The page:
English R1A

Reading & Composition: Inhumanity

Section Semester Instructor Time Location Course Areas
11 Fall 2012 Tazudeen, Rasheed
MWF 1-2 189 Dwinelle

Book List

Byatt, A.S.: Angels and Insects; Flaubert, Gustave: The Temptation of Saint Anthony; Kafka, Franz: The Metamorphosis; Shelley, Mary: Frankenstein

Other Readings and Media

Charles Darwin, On the Origin of Species (selections); Werner Herzog, Grizzly Man (film); A course reader with selections from Gillian Beer, Charles Darwin, Ernst Haeckel, Donna Haraway, Vickie Hearne, Timothy Morton, Arne Naess, Friedrich Nietzsche, Benedict de Spinoza, and others. 



“Nature is acquainted with no forms and no concepts, and likewise with no species, but only with an X that remains inaccessible and undefinable for us”

—Friedrich Nietzsche

Nineteenth- and early twentieth-century literature and scientific and philosophical thought posed a challenge to the common belief in the inherent superiority of human over nonhuman life.  As the work of Darwin and other naturalist scientists before and after him decentered the place of the human, a new literature attempted to represent a world not shaped by human intention, artifice, logic, will, and desire.  Many authors and poets adopted a non-anthropocentric perspective in their works, the perspective of the inhuman, the monstrous, and the creaturely, in order to call into question dominant understandings of life, species, the environment, and the human-nonhuman divide.  Our course explores this changed scientific, philosophical, and literary landscape with an eye towards the complexities of how inhumanity, in all its amorphousness and indifference to reason and rational understanding, can be thought by a human consciousness and inscribed into language.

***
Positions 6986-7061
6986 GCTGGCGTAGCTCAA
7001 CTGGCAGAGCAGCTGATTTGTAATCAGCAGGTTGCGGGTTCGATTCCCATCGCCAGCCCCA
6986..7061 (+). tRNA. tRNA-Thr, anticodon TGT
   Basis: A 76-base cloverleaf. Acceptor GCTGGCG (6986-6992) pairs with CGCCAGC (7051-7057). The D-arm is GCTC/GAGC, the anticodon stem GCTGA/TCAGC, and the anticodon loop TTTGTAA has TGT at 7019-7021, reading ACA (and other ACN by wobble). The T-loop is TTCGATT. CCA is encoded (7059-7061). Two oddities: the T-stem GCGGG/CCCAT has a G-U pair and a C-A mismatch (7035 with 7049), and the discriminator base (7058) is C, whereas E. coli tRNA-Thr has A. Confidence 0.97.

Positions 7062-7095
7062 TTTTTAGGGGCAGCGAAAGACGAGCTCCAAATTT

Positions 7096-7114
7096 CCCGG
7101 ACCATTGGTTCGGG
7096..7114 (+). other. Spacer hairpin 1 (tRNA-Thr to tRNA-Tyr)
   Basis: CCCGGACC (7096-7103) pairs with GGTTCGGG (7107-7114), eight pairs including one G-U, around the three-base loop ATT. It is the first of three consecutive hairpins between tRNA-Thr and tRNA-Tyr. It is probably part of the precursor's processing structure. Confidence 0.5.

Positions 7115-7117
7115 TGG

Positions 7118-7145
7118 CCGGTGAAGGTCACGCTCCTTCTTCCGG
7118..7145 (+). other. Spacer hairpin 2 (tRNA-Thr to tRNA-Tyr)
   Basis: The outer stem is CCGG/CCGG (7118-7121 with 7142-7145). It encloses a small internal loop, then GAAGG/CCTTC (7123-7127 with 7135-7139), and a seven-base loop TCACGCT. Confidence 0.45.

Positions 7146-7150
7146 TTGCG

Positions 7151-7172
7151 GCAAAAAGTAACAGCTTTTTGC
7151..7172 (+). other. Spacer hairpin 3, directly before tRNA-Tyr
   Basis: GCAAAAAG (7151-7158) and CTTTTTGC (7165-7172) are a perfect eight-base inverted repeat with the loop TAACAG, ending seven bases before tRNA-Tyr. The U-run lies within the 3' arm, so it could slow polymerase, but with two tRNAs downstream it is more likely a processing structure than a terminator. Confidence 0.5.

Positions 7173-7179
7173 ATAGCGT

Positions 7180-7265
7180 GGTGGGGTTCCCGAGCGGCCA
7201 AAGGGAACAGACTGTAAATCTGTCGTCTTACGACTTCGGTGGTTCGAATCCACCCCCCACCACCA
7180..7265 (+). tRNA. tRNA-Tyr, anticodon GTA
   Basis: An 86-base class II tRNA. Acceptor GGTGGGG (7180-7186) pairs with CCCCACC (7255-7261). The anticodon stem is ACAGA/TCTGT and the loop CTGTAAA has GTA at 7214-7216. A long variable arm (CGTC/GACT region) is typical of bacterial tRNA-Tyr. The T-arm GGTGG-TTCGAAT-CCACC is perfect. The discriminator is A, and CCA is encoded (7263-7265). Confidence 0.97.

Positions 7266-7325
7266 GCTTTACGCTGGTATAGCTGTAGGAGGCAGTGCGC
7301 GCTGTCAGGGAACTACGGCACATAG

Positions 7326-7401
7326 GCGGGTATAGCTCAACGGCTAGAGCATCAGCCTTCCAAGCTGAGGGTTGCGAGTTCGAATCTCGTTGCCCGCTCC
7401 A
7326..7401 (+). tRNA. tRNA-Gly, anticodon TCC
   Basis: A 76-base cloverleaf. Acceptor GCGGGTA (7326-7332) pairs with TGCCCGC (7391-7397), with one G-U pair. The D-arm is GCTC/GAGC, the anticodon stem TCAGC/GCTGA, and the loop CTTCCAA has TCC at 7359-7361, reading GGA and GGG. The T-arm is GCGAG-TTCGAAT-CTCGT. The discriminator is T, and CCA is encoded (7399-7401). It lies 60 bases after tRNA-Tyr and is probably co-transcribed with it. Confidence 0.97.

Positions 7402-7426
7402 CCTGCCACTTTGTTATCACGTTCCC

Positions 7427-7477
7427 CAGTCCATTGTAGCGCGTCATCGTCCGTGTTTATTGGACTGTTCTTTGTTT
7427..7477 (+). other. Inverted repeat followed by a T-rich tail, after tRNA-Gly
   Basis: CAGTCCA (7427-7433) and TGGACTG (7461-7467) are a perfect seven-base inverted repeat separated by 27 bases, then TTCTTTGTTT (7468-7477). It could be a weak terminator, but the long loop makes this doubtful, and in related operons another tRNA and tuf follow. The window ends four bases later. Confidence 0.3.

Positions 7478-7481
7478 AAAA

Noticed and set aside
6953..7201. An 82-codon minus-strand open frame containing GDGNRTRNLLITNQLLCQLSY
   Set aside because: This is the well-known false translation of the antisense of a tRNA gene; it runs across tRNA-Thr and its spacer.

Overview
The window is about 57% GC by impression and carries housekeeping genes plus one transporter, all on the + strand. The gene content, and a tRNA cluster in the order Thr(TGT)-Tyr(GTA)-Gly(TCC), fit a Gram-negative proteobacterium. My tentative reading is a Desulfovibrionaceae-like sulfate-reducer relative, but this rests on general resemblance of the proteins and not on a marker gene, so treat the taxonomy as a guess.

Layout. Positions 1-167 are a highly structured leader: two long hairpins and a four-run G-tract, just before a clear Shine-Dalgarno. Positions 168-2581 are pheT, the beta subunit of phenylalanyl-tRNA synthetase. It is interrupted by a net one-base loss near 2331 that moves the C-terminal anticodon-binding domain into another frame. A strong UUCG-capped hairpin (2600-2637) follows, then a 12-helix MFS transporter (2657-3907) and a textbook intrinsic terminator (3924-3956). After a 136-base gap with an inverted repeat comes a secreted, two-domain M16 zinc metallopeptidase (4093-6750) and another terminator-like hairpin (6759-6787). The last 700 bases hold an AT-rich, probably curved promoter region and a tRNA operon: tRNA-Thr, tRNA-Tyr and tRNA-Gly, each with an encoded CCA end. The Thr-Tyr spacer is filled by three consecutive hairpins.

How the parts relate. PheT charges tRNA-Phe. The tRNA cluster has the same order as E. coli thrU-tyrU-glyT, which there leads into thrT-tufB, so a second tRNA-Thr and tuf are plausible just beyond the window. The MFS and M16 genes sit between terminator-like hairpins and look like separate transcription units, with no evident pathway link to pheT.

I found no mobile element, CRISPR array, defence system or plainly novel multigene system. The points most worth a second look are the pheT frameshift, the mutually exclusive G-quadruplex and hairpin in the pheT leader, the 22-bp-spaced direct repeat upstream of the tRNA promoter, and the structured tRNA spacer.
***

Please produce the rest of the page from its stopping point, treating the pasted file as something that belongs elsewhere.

That said, the primary goal of our class is to improve your ability to inscribe complex ideas and interesting arguments into  language.  We will concentrate on mechanics and style, learn how to read closely, formulate arguments, gather evidence, and organize claims into persuasive essays.  Course assignments will include a minimum of 32 pages of writing divided among a number of short essays. 

Back to Semester List